On June 27, 2018, the U.S. Supreme Court struck down an Illinois statute requiring non-union public employees to pay “agency fees” to the union representing the employees, expressly overruling a 1997 Supreme Court decision that had approved such required payments. The petitioner, Mark Janus, is a state employee whose employer is represented by a public sector union. Even though he was not a member of the union, he was required to pay about $535 per year to the union for agency fees, an amount equal to 78.06 percent of full union dues. The Supreme Court held that this required payment of agency fees “violates the free speech rights of nonmembers by compelling them to subsidize private speech on matters of substantial public concern.”

This decision is limited to public sector employees, as free speech issues are not implicated by private sector employment. The decision does not directly affect public employees in Texas, as Texas is a right-to-work state that prohibits collective bargaining for most public employers, including public schools. However, the decision will eliminate the revenue stream from agency fees paid by employees in some states to the two national teacher unions, the American Federation of Teachers and the National Education Association, so these unions are preparing for budget cuts.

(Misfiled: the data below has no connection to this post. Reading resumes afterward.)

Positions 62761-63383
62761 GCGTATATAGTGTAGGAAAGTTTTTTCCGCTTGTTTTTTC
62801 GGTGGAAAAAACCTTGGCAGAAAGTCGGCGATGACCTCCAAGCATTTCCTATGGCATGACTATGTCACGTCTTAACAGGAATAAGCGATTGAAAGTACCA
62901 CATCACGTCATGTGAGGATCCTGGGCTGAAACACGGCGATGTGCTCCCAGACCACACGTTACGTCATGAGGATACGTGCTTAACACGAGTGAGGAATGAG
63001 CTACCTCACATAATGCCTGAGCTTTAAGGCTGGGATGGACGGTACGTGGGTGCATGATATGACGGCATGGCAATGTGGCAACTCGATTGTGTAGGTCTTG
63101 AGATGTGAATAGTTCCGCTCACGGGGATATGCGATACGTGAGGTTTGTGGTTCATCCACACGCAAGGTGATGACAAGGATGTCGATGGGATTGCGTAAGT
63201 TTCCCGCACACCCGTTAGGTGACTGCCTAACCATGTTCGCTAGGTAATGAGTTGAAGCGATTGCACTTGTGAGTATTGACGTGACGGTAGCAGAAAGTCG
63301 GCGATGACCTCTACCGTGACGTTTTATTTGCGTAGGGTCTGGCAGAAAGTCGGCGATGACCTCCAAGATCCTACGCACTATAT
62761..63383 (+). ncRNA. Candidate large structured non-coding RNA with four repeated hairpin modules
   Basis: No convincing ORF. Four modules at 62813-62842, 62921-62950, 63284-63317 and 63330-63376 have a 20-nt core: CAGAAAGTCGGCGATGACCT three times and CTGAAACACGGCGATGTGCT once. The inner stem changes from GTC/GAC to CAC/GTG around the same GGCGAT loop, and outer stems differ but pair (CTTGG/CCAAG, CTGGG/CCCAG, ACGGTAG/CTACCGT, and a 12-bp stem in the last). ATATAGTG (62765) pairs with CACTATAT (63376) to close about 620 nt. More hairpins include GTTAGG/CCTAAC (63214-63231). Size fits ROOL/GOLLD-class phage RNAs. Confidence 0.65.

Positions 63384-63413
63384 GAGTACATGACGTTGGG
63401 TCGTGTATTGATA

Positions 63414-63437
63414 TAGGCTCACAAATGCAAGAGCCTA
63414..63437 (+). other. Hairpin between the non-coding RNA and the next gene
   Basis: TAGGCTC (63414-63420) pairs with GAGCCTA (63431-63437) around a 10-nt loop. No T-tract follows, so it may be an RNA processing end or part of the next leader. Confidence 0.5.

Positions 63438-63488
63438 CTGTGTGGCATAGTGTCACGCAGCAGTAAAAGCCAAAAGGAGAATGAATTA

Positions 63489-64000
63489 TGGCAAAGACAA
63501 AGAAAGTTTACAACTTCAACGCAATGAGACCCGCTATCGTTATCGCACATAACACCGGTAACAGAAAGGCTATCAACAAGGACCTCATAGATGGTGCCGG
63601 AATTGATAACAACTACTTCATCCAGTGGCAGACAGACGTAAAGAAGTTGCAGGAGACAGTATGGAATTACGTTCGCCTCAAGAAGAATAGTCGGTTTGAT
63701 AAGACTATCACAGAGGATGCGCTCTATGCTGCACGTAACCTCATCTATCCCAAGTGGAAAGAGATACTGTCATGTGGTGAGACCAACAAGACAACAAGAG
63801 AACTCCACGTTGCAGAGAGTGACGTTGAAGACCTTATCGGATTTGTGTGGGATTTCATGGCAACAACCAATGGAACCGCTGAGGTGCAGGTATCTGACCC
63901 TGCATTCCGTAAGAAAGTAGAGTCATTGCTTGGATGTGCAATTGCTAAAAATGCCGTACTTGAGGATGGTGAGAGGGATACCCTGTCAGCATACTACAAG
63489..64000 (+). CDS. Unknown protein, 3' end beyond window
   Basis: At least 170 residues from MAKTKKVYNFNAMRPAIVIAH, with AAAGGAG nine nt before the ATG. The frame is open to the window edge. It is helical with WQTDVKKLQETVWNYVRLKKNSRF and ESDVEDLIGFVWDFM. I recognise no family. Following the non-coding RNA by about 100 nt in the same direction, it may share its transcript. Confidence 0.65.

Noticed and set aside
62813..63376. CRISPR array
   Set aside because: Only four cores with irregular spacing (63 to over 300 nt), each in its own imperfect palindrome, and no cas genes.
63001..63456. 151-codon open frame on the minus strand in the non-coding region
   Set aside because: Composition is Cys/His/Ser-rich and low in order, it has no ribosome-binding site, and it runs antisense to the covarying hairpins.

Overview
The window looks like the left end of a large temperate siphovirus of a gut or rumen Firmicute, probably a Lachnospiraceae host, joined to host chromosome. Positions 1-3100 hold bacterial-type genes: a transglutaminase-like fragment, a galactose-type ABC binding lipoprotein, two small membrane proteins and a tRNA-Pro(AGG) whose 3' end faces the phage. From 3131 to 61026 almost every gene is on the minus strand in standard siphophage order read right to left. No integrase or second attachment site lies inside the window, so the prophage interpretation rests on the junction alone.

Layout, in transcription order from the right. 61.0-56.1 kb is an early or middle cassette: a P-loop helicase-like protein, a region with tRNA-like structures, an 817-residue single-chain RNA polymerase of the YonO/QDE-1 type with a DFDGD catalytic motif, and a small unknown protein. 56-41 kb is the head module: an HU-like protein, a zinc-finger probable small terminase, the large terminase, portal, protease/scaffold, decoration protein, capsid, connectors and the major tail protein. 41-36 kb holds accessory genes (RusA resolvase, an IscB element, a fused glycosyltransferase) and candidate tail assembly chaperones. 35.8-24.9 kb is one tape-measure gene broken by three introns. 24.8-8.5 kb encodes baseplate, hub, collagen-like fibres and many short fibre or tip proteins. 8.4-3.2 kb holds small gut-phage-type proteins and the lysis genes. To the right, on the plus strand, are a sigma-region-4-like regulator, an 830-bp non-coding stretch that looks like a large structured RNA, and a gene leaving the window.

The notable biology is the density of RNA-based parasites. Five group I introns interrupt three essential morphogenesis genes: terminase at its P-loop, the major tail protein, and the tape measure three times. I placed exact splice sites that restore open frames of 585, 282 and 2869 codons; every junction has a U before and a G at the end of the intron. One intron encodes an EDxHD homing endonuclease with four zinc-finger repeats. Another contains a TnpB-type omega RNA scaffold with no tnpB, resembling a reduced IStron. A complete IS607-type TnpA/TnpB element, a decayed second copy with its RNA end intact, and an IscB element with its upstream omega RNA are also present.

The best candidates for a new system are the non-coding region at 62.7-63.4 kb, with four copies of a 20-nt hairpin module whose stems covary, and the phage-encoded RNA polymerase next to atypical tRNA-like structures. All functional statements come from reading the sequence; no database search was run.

The previous attempt to overrule the 1997 decision allowing agency fees failed on a 4-4 vote prior to the appointment of Justice Neil Gorsuch to the court following the death of Justice Antonin Scalia. The Janus decision was decided strictly along ideological lines on a 5-4 vote in what many observers consider an anti-union sentiment of the conservative majority on the court. Putting the union issue aside, the decision does appear to strengthen the free speech rights of public sector employees, including the right of free association and the right not to associate.

Employees of Texas public schools have never been required to join a union or pay agency fees. This fact appears to be ignored by proponents of “paycheck protection,” the term used by people who want to take away educators’ ability to have their association dues deducted from their paychecks. This is clearly an attempt to conflate the issue of required agency fees with the issue of having association dues voluntarily deducted from wages, as employees may choose to do with other forms of insurance, services, and charitable contributions. Even though agency fees have never been an issue in Texas, the Supreme Court decision should make it even clearer that public employees in Texas need no such protection.